The report attributed the creditable performance of the Philippines during and in the aftermath of the crisis to "favorable starting conditions" and sound economic policies and management.
The first refers to the fact that, compared to our neighbors, the Philippines had less time to enjoy the Asian boom - and therefore less time to overload on cheap foreign credit and its other excesses - before the crisis struck. It is the second, however, the sound economic policies and management, which is the more interesting story but which, unfortunately, is often brushed aside.
The Philippines is one of the most open economies, a result of a series of market-oriented reforms to liberalize, deregulate and restructure the economy that our government started putting in place since 1986, and a legacy that my administration continued. These reforms and policies had the effect of making the economy more resilient to cope with the crisis when it came.
Specifically, barriers to investment were removed in key industries such as power, telecommunications, banking, insurance, domestic aviation, oil and mining, foreign exchange controls were lifted after 40 years of a regulated regime. The entry of foreign equity and investors was facilitated. Import restrictions were lifted and tariffs reduced.
Despite the many calls to resort to protectionist measures during the crisis, my administration continued to uphold these policy and structural reforms. The alternative would have seen a reversal of the gains from deregulation and liberalization.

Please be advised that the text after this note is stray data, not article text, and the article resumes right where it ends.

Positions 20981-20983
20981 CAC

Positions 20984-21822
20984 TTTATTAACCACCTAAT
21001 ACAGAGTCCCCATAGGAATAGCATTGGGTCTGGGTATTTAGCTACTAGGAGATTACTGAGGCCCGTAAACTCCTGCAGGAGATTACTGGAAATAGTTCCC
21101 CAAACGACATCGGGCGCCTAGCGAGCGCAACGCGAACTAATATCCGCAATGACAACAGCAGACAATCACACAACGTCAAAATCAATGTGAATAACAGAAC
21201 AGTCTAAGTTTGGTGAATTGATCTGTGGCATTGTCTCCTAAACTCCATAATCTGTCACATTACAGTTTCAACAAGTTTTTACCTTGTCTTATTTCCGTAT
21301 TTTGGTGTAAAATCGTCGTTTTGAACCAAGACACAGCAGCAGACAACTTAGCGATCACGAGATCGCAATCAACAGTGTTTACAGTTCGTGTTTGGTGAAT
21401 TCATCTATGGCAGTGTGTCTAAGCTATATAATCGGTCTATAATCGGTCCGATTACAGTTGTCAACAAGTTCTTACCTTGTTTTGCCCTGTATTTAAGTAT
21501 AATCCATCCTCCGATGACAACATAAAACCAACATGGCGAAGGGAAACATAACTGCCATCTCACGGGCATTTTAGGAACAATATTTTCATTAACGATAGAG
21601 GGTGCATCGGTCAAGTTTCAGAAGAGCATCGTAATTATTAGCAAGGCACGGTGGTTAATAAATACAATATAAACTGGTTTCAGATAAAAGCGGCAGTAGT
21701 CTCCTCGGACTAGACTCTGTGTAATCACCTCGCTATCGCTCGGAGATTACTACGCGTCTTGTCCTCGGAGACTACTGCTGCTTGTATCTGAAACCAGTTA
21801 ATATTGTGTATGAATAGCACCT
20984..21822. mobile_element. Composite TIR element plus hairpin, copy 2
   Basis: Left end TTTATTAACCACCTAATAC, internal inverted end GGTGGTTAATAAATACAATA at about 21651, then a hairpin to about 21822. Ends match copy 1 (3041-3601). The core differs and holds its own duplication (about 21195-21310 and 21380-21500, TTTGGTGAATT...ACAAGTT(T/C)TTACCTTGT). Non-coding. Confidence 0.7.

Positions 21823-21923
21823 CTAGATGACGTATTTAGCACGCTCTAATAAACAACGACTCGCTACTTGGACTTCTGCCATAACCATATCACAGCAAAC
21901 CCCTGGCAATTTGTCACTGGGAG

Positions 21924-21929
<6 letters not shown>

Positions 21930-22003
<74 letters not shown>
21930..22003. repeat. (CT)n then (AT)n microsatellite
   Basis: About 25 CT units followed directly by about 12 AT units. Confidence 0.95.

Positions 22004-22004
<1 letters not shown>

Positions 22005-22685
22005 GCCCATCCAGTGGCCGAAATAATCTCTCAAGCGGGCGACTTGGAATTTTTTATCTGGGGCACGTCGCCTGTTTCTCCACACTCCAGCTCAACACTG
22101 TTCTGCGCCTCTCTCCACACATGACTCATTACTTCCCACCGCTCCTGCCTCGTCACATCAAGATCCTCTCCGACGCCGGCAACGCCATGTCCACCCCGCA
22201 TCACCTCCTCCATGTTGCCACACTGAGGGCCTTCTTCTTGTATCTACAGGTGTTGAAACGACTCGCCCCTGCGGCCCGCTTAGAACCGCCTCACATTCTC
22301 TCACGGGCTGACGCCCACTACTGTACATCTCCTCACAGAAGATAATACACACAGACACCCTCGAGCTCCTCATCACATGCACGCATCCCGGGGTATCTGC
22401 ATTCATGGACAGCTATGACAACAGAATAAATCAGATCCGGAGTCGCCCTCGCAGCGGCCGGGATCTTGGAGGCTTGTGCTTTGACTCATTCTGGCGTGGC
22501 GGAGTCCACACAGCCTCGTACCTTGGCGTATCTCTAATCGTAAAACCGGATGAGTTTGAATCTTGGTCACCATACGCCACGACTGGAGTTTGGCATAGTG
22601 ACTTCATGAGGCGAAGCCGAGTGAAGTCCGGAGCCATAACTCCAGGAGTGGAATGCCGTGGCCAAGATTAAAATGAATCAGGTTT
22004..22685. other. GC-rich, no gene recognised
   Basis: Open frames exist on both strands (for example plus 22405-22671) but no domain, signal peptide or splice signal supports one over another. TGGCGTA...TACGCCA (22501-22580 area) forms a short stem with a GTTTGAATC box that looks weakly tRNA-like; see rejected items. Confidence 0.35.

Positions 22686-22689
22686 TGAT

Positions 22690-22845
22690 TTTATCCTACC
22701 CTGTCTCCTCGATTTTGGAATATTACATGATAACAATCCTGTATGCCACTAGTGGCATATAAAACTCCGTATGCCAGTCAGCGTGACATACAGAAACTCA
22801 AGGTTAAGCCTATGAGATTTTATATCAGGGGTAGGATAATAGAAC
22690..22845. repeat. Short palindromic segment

Beyond those basic macro-economic reforms I have just mentioned are other areas that have received the priority attention of my administration.
I am happy to inform you that in recent months we had several home-runs with the Philippine Congress, and we anticipate more in the next few months.
Last March, I signed into law the new General Banking Act, which, among other things - enables the adoption of internationally accepted banking supervision and regulation standards. In the same month, we enacted the Retail Trade Law, which opened our retail trade to foreign companies after a century of protection.
Last June, about two weeks before the US Congress was able to do the same, our Congress passed a landmark E-Commerce Act. This Act provides the legal framework governing both commercial and non-commercial transactions through the Internet. It provides penalties for computer crimes.
Finally, just two weeks ago, I affixed my signature to a new Securities Act, which aligns the regulation of capital markets with international practices on full disclosure. The Act is a milestone in our efforts to reform and deepen Philippine Capital Markets.